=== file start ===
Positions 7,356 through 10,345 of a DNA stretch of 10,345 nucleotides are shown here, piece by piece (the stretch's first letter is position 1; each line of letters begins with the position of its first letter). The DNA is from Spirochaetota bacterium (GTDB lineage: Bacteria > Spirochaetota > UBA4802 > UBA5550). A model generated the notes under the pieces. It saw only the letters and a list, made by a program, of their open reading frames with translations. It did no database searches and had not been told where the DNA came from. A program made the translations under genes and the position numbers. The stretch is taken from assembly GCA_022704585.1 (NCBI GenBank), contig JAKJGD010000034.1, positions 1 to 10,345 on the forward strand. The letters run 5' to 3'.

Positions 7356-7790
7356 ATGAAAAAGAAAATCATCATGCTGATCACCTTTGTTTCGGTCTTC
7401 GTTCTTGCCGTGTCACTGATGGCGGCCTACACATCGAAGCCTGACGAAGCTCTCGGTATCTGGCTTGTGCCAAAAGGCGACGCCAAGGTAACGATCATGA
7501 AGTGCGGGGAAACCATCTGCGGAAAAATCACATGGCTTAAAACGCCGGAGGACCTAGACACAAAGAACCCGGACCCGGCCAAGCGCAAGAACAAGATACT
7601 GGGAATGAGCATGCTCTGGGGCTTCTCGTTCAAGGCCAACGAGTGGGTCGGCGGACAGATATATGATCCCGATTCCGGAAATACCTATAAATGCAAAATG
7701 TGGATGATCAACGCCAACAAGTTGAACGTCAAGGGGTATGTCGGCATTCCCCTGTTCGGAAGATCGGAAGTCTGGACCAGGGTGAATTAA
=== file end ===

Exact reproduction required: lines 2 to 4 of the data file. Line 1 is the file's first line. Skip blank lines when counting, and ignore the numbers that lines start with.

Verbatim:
Positions 7356-7790
7356 ATGAAAAAGAAAATCATCATGCTGATCACCTTTGTTTCGGTCTTC
7401 GTTCTTGCCGTGTCACTGATGGCGGCCTACACATCGAAGCCTGACGAAGCTCTCGGTATCTGGCTTGTGCCAAAAGGCGACGCCAAGGTAACGATCATGA